Transcript - Truth and Lies
BILL MOYERS: Tulia, Texas. Driving into this small, rural town of 5,000 in the Panhandle of Texas, you learn that good people live here. But one morning four years ago...you could have thought this to be the biggest nest of drug lords in the Lone Star State.
FILE TAPE FROM TULIA ARRESTS:
Police 1: Get out of the car.
Police 2: He's saying you've got the wrong man.
Arrested Man: You've got the wrong man. I'm trying to tell you you've got the wrong man.
BILL MOYERS: In a pre-dawn raid on July 23, 1999, law enforcement officers swooped down and arrested 46 people on drug charges. Most of them were black.
BOB HERBERT: The media was alerted in advance, including the local television stations. The people were roused from their beds early in the morning. Some were not allowed to get fully dressed. I mean it was calculated to humiliate them.
BILL MOYERS: The raid was big news in Texas, but not that many national journalists picked up on the story. One exception was journalist Bob Herbert. Over the coming months he would write column after column in the NEW YORK TIMES on what he called the "Tulia madness". A madness embodied by a single law enforcement officer.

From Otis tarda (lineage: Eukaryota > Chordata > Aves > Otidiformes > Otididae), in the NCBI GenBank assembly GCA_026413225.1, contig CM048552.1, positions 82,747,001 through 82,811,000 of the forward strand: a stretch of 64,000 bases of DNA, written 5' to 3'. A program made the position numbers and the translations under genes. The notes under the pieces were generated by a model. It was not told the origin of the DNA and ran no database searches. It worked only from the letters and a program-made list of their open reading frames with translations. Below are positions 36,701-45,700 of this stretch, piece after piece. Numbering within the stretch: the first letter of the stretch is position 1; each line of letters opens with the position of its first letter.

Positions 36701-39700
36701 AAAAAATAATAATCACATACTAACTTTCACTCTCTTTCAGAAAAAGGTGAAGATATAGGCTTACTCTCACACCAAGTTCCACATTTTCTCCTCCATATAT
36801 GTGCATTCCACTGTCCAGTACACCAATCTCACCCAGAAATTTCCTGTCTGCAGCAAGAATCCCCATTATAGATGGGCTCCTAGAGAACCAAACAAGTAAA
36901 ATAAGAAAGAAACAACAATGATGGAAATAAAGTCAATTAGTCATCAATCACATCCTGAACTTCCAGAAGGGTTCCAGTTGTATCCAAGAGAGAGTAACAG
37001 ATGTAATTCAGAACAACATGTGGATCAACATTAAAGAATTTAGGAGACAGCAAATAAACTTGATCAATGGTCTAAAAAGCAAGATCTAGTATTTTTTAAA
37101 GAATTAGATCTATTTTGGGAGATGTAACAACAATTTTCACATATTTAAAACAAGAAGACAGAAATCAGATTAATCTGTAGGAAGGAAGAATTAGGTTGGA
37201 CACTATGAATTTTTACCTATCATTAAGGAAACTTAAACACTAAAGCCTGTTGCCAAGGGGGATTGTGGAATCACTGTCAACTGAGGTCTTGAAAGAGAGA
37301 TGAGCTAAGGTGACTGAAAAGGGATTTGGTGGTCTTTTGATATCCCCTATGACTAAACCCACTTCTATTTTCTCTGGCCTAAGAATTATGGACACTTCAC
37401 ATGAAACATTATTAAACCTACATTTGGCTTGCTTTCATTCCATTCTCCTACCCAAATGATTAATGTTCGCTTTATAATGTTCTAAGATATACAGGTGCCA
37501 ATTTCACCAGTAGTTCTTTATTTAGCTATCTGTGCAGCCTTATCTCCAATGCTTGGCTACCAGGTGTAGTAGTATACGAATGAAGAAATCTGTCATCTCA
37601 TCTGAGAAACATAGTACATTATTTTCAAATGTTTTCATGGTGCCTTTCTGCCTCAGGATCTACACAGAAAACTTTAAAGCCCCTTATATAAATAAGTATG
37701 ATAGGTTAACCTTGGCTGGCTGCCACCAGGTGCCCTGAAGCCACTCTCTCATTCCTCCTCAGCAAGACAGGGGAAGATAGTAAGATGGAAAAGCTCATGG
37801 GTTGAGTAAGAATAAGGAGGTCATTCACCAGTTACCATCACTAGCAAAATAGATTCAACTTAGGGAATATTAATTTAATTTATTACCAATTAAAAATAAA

BOB HERBERT: These arrests were based on an investigation that covered about 18 months by this so-called undercover officer. A guy named Tom Coleman. And-- as you looked more and more closely at this thing, it came to be clear that this was a bogus investigation.
BILL MOYERS: It turns out police recovered no evidence at the scene - no drugs, no weapons, no large stashes of cash. Yet of those arrested, 38 were convicted, often based on Coleman's testimony alone.
BOB HERBERT: There were these bogus trials where Tom Coleman was the only witness. It was his word against the defendants. And-- and the-- in the atmosphere there, his word was enough to secure convictions.
BILL MOYERS: One of the defendants - a hog farmer - received 90 years. A young man with no previous record received 20 years. Still another, over 300 years.
BOB HERBERT: So people who had not yet gone to trial would see people convicted like that. And getting these-- horrific sentences. And so people began lining up to plead guilty for lesser sentences. So people who had not committed any crime would plead guilty to selling drugs to this fella and settle for, you know, terms like four years, five years in prison.
BILL MOYERS: The mass arrests and convictions gained the attention of the NAACP, the ACLU and other public interest groups. Pro-bono attorneys began their own investigations.
What they learned was stunning: Coleman had worked alone. He didn't tape record his conversations with suspects. He kept no notebook, claiming that he would write notes for the record on his leg. An incredulous Bob Herbert went down to the West Texas town to see what in the world was going on.